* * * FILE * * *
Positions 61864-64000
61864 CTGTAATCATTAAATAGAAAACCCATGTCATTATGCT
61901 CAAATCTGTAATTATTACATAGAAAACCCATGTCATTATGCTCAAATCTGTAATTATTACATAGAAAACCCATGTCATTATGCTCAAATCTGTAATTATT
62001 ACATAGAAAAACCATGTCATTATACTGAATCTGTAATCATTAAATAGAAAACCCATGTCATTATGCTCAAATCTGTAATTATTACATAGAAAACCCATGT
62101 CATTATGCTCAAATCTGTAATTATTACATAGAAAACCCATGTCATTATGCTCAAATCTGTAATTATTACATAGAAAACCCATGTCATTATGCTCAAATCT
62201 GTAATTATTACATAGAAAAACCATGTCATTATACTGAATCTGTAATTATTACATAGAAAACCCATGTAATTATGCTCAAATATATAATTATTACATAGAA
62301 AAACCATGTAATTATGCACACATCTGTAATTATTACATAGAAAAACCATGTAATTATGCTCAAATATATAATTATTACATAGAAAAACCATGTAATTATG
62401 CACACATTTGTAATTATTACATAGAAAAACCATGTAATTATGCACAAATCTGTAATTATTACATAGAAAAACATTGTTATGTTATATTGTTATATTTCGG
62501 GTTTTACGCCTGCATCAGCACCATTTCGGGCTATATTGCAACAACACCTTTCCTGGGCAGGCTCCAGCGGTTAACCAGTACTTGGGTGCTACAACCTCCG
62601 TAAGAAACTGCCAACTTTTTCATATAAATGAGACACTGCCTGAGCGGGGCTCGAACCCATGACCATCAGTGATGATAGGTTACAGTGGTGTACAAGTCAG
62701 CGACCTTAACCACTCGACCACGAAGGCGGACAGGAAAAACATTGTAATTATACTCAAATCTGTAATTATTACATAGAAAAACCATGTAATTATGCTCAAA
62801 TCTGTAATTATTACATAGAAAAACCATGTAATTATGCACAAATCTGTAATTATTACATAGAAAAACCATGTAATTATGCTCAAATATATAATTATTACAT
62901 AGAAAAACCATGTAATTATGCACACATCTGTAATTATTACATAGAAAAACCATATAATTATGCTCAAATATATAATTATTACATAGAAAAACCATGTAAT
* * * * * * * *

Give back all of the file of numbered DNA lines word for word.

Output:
Positions 61864-64000
61864 CTGTAATCATTAAATAGAAAACCCATGTCATTATGCT
61901 CAAATCTGTAATTATTACATAGAAAACCCATGTCATTATGCTCAAATCTGTAATTATTACATAGAAAACCCATGTCATTATGCTCAAATCTGTAATTATT
62001 ACATAGAAAAACCATGTCATTATACTGAATCTGTAATCATTAAATAGAAAACCCATGTCATTATGCTCAAATCTGTAATTATTACATAGAAAACCCATGT
62101 CATTATGCTCAAATCTGTAATTATTACATAGAAAACCCATGTCATTATGCTCAAATCTGTAATTATTACATAGAAAACCCATGTCATTATGCTCAAATCT
62201 GTAATTATTACATAGAAAAACCATGTCATTATACTGAATCTGTAATTATTACATAGAAAACCCATGTAATTATGCTCAAATATATAATTATTACATAGAA
62301 AAACCATGTAATTATGCACACATCTGTAATTATTACATAGAAAAACCATGTAATTATGCTCAAATATATAATTATTACATAGAAAAACCATGTAATTATG
62401 CACACATTTGTAATTATTACATAGAAAAACCATGTAATTATGCACAAATCTGTAATTATTACATAGAAAAACATTGTTATGTTATATTGTTATATTTCGG
62501 GTTTTACGCCTGCATCAGCACCATTTCGGGCTATATTGCAACAACACCTTTCCTGGGCAGGCTCCAGCGGTTAACCAGTACTTGGGTGCTACAACCTCCG
62601 TAAGAAACTGCCAACTTTTTCATATAAATGAGACACTGCCTGAGCGGGGCTCGAACCCATGACCATCAGTGATGATAGGTTACAGTGGTGTACAAGTCAG
62701 CGACCTTAACCACTCGACCACGAAGGCGGACAGGAAAAACATTGTAATTATACTCAAATCTGTAATTATTACATAGAAAAACCATGTAATTATGCTCAAA
62801 TCTGTAATTATTACATAGAAAAACCATGTAATTATGCACAAATCTGTAATTATTACATAGAAAAACCATGTAATTATGCTCAAATATATAATTATTACAT
62901 AGAAAAACCATGTAATTATGCACACATCTGTAATTATTACATAGAAAAACCATATAATTATGCTCAAATATATAATTATTACATAGAAAAACCATGTAAT